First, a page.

King and his companions pressed criminal charges against the cafe owner that resulted in the owner’s conviction. King listed the Camden house, at 753 Walnut St., as his address on the police report.

King’s group also initiated a civil rights lawsuit against the cafe owner. The New Jersey state NAACP offered legal assistance, according to articles from The Philadelphia Tribune archives.

The civil rights lawsuit later was dropped, largely due to the failure of white witnesses to testify.

King considered the Maple Shade incident significant, said Dr. James Beshai, a retired psychiatrist and one of King’s seminary classmates.

It was so significant to the budding civil rights leader that he sought postponement of his brother’s wedding to attend the court proceedings, according to news accounts from the 1950s.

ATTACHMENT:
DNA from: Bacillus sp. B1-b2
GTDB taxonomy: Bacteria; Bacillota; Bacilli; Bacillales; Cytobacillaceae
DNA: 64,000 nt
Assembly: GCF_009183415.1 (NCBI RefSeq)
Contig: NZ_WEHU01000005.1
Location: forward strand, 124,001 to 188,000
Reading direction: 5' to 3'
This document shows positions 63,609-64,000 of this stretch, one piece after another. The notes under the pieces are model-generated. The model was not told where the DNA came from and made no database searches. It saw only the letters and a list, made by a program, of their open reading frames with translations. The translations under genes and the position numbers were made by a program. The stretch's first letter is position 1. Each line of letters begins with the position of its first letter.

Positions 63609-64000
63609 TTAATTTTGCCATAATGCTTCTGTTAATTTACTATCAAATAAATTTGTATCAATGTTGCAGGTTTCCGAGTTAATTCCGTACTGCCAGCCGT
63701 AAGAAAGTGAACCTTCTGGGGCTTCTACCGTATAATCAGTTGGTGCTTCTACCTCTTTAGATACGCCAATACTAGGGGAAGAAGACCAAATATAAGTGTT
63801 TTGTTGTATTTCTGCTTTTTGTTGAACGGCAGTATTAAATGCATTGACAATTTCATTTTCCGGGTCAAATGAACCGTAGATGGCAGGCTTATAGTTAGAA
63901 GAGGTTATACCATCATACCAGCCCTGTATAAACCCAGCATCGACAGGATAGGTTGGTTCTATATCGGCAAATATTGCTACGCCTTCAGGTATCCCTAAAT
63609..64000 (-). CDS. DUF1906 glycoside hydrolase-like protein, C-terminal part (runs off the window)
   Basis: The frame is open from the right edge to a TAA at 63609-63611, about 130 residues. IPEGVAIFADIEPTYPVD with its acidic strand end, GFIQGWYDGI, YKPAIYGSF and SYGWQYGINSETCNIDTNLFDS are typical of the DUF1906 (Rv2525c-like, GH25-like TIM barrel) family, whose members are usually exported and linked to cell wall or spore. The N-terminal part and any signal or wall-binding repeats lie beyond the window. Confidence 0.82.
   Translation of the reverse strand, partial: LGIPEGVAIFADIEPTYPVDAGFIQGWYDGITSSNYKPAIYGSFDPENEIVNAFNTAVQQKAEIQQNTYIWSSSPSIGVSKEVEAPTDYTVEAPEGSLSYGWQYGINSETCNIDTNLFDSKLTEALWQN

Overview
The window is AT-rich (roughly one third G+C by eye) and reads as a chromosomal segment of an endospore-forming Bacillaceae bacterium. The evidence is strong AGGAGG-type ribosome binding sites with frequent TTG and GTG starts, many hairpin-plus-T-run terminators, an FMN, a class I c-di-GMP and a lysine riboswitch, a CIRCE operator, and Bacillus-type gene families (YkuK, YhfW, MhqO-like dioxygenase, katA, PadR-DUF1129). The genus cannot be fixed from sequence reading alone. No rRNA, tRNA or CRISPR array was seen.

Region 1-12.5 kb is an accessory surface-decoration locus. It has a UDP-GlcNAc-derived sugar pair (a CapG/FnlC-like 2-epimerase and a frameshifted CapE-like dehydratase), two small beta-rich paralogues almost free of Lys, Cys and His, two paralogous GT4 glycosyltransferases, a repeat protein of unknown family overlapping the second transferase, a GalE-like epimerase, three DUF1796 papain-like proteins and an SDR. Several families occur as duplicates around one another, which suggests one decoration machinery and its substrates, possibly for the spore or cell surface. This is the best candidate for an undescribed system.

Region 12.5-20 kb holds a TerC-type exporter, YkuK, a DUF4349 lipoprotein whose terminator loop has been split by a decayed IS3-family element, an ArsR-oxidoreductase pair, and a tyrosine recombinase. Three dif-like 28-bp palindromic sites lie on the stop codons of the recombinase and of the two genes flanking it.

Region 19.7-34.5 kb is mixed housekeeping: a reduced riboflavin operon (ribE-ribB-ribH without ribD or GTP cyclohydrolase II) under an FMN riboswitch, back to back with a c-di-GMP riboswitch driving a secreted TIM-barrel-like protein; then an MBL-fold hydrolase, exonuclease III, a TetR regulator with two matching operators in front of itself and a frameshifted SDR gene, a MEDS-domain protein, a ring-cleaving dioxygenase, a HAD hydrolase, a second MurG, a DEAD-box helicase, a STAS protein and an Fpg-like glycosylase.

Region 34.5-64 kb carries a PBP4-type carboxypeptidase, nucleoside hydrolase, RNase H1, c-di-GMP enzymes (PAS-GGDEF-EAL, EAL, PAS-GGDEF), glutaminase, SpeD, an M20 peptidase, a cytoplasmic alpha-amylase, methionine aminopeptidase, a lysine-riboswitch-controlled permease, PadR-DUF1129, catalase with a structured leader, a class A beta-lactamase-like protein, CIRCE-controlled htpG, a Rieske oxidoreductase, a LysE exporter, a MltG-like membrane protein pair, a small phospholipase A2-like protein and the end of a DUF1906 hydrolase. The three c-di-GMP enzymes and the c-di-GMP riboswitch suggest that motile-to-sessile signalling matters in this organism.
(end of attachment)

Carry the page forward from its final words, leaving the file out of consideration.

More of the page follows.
King described the Maple Shade sit-in as his first during a 1961 press conference in Philadelphia. The Maple Shade protest was several years before King helped lead the history-changing bus boycott in Montgomery, Alabama — the event that catapulted him to national prominence.

When activist Patrick Duff presented this information to the New Jersey Historic Preservation Office as part of a preliminary application to have the Camden house added to the state registry of historic places, the office spent four years reviewing the request before it determined it was not sufficient.

“The possibility of identifying a site in New Jersey significant for an association with the Rev. Dr. Martin Luther King Jr. has been exciting. Dr. King (1929-1968) was a civil rights leader of transcendent importance in American history,” wrote Ray Bukowski, assistant commissioner of the state’s Department of Environmental Protection, in a Jan. 31 letter to Duff.

However, Bukowski continued, “We have found that the weight and caliber of evidence does not support claims … with regard to the presence of Rev. Dr. Martin Luther King Jr. at 753 Walnut Street.”